Brent Seabrook could return, but Jonathan Toews will miss ninth straight when Blackhawks play Stars

Brent Seabrook could return, but Jonathan Toews will miss ninth straight when Blackhawks play Stars

Brent Seabrook came onto the ice on Saturday morning, a welcome sight for a Blackhawks team that has dealt with a few injuries lately.

And while Seabrook's return seems imminent, Jonathan Toews’ status remains very much up in the air.

Seabrook (upper body) practiced on Saturday and could be available on Sunday when the Blackhawks host the Dallas Stars at the United Center. Toews (back) did not skate and will miss his ninth consecutive game. Corey Crawford (appendectomy) will also be out, with Scott Darling getting his fifth consecutive start.

Coach Joel Quenneville said he’ll see how Seabrook feels on Sunday morning before making a decision.

The defenseman said he felt good following Saturday’s practice.

“The lungs at the end were burning a little bit with Kitch,” said Seabrook, referring to assistant coach Mike Kitchen. “But just trying to get ready to roll.”

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Seabrook hasn’t missed many games in recent years — he played 81 of 82 games in 2015-16, all 82 in each of the two seasons prior to that and 47 of 48 in the lockout-shortened 2012-13 season.

“It’s tough. You want to be out there and want to be playing. It’s tough not being out there with your teammates and helping them out and battling with them so I think we did a great job (Friday) night,” Seabrook said. “Had a great game, had a chance for two points in overtime there but got one, which is huge for our group. I think it’s good.”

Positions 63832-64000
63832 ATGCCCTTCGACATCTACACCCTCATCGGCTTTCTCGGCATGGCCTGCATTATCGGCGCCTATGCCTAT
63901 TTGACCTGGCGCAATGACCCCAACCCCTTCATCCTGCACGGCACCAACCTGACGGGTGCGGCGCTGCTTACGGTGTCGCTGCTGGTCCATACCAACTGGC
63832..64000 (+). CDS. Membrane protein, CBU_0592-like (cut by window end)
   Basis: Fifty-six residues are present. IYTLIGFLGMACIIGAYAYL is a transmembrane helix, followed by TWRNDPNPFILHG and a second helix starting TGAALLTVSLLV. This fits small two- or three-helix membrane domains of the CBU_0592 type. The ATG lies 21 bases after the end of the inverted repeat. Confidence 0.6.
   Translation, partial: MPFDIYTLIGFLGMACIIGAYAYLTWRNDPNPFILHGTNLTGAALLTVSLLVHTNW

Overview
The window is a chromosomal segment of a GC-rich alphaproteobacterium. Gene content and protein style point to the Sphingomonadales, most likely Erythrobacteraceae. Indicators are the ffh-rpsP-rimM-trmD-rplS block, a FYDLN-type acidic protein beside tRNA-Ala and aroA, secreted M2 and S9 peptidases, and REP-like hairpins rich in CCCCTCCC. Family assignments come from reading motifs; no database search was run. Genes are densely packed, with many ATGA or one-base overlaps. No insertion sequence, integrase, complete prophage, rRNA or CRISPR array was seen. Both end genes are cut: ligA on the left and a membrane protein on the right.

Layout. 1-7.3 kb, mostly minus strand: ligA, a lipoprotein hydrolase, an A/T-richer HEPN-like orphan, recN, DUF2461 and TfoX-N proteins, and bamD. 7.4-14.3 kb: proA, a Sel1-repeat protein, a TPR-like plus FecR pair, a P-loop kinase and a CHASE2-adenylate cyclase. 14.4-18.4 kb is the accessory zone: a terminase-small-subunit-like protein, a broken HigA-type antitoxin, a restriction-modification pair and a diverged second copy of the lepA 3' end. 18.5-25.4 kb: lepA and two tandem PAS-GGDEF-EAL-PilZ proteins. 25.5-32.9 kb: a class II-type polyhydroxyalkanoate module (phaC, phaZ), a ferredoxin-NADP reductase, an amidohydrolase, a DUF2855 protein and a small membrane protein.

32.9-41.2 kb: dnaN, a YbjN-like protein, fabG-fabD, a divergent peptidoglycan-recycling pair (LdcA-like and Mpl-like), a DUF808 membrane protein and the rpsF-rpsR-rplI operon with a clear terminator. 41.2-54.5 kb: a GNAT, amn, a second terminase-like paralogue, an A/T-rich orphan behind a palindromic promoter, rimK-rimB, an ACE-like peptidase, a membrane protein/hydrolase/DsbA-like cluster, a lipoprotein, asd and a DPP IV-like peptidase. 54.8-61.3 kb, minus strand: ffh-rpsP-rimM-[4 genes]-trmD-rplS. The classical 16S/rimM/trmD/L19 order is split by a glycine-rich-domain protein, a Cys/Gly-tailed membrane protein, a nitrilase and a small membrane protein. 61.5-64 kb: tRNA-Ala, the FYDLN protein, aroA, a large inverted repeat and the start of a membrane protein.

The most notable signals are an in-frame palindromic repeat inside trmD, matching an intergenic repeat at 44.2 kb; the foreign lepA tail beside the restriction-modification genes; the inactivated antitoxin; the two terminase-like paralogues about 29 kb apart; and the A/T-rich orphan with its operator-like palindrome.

As for Toews, Quenneville had hoped the captain would be skating by this weekend. He said following Saturday’s practice that Toews could skate on Sunday. Whether or not Toews accompanies the Blackhawks on their upcoming trip to New York depends on what happens on Sunday.

“If he skates tomorrow, we’ll have a better sense of that,” Quenneville said. “We have to do what’s right, long-term, and make sure he’s 100 percent and ready to go.”

Quenneville said he saw Crawford, who had his appendectomy on Dec. 2, Saturday at the rink.

“He’s doing all right,” Quenneville said. “Being away and then getting back on the ice, it’ll take some time to get him back to square one. He’s excited about getting back into equipment soon.”

Marian Hossa and Richard Panik did not practice on Saturday but were just taking rest days. Both are expected to play vs. the Stars.